The first military summit between Peru, Chile and Bolivia opened in Lima on Tuesday (14 October) with talks for a non aggression pact top of the agenda.
GV INT. Audience listening to General Prieto speak.(3 shots)
SV PAN ACROSS Audience seated.
GV AND CU Vice Admiral Telleria of the Bolivian Navy.
SV Guests listen.
SV AND CU General Aguila of Chile speaking.
SV PAN ACROSS Officials seated.
GV EXT. Conference building.
SV General Aguila into car and away. (2 shots)
Initials VS 17.50 VS 18.00 1615/1715
Script is copyright Reuters Limited. All rights reserved
Background: The first military summit between Peru, Chile and Bolivia opened in Lima on Tuesday (14 October) with talks for a non aggression pact top of the agenda.
Peruvian War minister and Army Commander, General Oscar Prieto opened the discussions by warning of alarmist campaigns which had tried to divide the three South American nations. General Prieto also said that at times these campaigns had appeared to achieve the beginnings of success. He did not identify the "campaigns" or those behind them.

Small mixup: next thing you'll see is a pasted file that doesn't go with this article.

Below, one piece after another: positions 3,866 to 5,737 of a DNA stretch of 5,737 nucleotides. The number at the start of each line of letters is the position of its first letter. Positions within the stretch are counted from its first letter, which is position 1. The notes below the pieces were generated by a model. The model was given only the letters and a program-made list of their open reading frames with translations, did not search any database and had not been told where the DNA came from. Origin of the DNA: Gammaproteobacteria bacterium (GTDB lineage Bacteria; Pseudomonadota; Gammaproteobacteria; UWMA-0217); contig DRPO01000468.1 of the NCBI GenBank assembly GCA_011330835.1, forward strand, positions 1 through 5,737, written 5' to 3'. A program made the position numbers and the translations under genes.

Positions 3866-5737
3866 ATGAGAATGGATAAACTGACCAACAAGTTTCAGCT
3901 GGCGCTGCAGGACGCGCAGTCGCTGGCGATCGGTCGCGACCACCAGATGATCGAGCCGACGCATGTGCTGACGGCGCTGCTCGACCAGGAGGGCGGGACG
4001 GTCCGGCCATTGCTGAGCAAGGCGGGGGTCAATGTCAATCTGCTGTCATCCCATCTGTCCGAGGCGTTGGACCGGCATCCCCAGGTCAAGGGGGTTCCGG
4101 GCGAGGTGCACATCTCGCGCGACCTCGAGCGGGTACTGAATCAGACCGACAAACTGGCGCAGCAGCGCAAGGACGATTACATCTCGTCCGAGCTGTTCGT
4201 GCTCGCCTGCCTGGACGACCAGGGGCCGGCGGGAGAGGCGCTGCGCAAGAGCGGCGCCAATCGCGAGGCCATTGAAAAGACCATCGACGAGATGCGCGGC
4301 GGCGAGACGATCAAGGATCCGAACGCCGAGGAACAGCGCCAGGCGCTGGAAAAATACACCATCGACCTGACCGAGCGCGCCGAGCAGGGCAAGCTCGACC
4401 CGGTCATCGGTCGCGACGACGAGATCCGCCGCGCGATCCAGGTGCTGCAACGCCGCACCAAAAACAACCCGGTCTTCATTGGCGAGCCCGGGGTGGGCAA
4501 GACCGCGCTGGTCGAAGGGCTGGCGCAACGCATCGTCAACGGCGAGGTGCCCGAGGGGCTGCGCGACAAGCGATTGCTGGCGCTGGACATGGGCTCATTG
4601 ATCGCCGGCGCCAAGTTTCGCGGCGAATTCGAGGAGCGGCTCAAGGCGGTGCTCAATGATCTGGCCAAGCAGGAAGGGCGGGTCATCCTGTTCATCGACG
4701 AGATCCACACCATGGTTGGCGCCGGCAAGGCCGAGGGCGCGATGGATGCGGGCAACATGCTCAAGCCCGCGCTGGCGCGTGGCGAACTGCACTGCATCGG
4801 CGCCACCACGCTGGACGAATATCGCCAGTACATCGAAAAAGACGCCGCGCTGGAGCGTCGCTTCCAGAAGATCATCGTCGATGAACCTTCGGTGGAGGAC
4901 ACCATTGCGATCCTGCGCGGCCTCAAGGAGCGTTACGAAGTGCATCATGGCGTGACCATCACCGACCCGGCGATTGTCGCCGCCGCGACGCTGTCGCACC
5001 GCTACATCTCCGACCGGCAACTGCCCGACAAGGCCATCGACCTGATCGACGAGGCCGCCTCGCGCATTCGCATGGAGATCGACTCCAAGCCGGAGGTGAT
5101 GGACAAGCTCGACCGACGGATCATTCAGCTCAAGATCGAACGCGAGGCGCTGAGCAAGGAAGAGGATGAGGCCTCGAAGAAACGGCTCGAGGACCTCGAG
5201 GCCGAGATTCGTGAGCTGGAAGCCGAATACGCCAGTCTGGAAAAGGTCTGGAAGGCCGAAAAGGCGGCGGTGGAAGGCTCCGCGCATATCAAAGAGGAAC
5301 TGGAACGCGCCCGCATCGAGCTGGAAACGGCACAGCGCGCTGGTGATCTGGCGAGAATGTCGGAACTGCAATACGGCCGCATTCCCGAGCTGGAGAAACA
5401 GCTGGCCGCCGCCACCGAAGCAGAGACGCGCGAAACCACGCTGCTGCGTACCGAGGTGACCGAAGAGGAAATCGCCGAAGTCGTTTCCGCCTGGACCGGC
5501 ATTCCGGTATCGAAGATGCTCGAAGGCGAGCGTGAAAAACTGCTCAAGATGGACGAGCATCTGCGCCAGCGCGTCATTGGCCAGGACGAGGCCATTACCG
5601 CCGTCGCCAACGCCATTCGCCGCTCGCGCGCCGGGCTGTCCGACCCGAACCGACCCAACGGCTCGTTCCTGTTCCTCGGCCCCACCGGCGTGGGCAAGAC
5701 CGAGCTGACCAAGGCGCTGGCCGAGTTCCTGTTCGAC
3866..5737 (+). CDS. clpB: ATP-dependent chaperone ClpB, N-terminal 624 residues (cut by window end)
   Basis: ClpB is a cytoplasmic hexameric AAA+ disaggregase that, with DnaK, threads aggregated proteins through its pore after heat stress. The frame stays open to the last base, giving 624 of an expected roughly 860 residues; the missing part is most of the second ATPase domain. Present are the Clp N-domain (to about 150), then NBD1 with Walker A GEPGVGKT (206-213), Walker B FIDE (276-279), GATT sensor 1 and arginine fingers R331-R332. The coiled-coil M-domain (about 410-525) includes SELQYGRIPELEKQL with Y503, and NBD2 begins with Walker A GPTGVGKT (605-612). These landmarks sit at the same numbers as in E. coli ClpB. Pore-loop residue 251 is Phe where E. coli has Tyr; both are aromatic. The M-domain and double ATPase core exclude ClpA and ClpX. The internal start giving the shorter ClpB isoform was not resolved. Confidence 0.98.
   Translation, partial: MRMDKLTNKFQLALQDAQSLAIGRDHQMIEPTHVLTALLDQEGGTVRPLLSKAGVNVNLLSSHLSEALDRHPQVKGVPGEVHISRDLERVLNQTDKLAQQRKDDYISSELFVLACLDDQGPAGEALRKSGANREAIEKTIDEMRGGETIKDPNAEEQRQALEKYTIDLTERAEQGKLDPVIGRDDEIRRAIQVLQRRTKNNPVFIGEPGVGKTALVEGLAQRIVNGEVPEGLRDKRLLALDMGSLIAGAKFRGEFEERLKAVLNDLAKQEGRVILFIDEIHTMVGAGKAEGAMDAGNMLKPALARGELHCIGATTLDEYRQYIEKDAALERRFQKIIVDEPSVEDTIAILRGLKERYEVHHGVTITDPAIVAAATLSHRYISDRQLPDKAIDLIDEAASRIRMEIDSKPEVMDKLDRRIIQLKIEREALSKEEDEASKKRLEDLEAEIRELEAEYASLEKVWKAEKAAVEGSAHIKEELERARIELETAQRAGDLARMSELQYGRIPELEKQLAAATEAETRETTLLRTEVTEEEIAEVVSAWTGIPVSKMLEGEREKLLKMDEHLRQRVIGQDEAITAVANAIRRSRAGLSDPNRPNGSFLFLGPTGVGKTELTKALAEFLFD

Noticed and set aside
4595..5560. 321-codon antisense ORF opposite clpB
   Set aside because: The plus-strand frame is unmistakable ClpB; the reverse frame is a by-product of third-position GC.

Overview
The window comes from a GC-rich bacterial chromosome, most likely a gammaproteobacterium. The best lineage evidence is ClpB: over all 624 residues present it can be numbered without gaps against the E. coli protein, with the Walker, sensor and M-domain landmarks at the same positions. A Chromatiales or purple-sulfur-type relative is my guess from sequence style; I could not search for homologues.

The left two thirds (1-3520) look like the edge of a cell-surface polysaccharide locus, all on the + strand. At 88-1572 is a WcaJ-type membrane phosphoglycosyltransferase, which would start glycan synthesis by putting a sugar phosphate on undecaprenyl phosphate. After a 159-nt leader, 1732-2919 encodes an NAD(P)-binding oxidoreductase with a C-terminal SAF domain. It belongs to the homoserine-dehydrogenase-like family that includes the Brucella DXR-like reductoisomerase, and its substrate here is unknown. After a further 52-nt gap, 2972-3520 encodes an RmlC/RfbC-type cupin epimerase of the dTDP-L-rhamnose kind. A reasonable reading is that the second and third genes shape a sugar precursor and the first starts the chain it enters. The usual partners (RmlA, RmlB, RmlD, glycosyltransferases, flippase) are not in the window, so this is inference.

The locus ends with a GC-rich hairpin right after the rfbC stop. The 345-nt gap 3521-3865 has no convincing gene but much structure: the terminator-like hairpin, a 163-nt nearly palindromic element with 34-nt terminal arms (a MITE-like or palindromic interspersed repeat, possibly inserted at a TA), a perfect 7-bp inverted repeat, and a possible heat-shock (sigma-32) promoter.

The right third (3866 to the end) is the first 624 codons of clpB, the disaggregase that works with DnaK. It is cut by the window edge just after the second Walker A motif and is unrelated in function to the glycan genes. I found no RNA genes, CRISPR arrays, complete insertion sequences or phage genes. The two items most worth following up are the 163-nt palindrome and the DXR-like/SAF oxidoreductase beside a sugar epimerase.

The three countries are involved in problems over Bolivia which lost its access to the Pacific Ocean in a late 19th century war with Child. The head of the landlocked Bolivian Navy, Admiral Xavier Telleria -- his tiny fleet can only use inland Lake Titicaca -- was instructed by his government to take a firm line on the ocean access issue.
The chilean Government who's representatives at the talks included General Gustavo Aguila, is understood to favour allowing Bolivia a land corridor linking it with the coast. However, Peru is adamant that no such favour will be granted -- Chile is bound by a treaty signed with Peru which stipulates that no /chilean territory formerly owned by Peru can be ceded to a third party without Peruvian agreement. The suggested Bolivian land corridor would come under this agreement and Peru is holding Chile to its bargain because it lost territory to Chile in the same war.
Hinting at the dispute, General Prieto of Peru said that a major aim of the meeting was to sign the non aggression pact - "to avoid situations arising in our countries which could become conflictive."
Meanwhile Bolivian President Hugo Banzer is pressing ahead with his efforts. He's already appealed to the United Nations General Assembly. President Banza realises the economic future of potentially rich Bolivia depends on finding a gateway to the sea.